Self-esteem: The people pleaser often feels that he has no value except for what he can do or be for another person. To be healthy, he needs to find his own value within.
The Scapegoat or Rebel
The scapegoat is the family member who is blamed for the trouble in the family. She acts out her anger at any family dysfunction and rebels by drawing negative attention to herself. While she is more in touch with her feelings than the other roles and is often creative, in school she gets poor grades and is often in trouble.
The rebel usually is not a part of the caring team in a family, rather she pops in and out. Sometimes stepping up and being a big help but usually not sticking around long enough to really help them.
Relationships: The scapegoat will be drawn to friends and relationships who are certain to meet with disapproval. This will please her, despite the fact that her family may be right.
Work: No one expects much of the scapegoat and, too often, she agrees, choosing jobs that are beneath her abilities.
Self-esteem: While the scapegoat rebels against the family, she also internalizes their poor opinion of her and thus fails to acknowledge her talents. She’s a screw-up, she’ll say, proudly. To be healthy, she needs to realize that she’s much more than that.
The Mascot is the class clown with the uncanny ability to relieve stress and pain for others.
But there’s something missing that he won’t find until he looks beneath the humor façade and faces his own pain. A family mascot can bring levity to the family and the healthier he gets the more he will be able to bring to the caregiving family.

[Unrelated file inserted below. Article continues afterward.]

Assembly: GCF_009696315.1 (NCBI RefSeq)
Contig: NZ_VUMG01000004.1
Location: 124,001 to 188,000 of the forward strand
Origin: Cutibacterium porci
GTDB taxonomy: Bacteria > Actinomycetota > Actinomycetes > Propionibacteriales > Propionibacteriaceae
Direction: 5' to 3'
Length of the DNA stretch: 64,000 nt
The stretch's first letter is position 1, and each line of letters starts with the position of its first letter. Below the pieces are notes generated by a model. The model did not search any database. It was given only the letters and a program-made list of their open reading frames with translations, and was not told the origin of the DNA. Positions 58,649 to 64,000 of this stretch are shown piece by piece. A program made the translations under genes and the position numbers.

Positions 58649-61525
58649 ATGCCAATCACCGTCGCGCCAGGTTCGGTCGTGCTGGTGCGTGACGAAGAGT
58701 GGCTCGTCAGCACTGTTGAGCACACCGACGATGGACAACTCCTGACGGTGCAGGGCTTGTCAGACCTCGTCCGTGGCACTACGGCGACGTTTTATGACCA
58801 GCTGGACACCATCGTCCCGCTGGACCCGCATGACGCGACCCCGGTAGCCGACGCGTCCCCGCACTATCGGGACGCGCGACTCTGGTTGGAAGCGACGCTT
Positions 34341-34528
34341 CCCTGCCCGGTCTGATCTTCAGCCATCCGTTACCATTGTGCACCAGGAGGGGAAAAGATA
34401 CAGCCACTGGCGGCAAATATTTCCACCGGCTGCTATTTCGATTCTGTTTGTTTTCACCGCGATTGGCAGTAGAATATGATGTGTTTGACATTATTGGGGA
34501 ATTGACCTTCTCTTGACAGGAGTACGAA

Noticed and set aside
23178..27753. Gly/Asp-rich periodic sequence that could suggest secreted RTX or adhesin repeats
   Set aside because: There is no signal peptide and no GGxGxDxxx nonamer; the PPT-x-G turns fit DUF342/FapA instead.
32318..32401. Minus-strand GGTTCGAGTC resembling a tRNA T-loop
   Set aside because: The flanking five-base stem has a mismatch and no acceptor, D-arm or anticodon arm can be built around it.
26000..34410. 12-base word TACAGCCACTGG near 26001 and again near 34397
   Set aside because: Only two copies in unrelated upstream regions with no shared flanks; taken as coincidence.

The Lost Child is quiet, withdrawn, lonely and depressed. She doesn’t draw attention to herself because she doesn’t want to be a burden.
But what she wants most is to be seen and loved, and to be healthy, she must allow herself to be visible. The lost child can be an important part of the family if you embrace her and are aware of her, Helping her discover how much of a help she can be to her loved one and the family.
Roles may have shaped our childhood but that does not mean that you have to stay in that role as an adult. Acknowledging the gifts and detriments of the role or roles that you and your siblings played as a child can help you honor yourself and them, as well as help you make wise choices as adults. Your role in your family is important during your caring season.
No one can take your place in your parent’s hearts. They need and want you to have a place on the caregiving team.
What role are you playing? How is that role helpful to your parent and family? How can you move beyond your role to a healthier place?
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Rayna Neises understands the joys and challenges that come from a season of caring. She helped care for both of her parents during their separate battles with Alzheimer’s over a thirty-year span. She is able to look back on those days now with no regrets – and she wishes the same for every woman caring for aging parents.
To help others through this challenging season of life, Rayna has written No Regrets: Hope for Your Caregiving Season, a book filled with her own heart-warming stories and practical suggestions for journeying through a caregiving season. Rayna is an ICF Associate Certified Coach with certifications in both Life and Leadership Coaching from the Professional Christian Coaching Institute.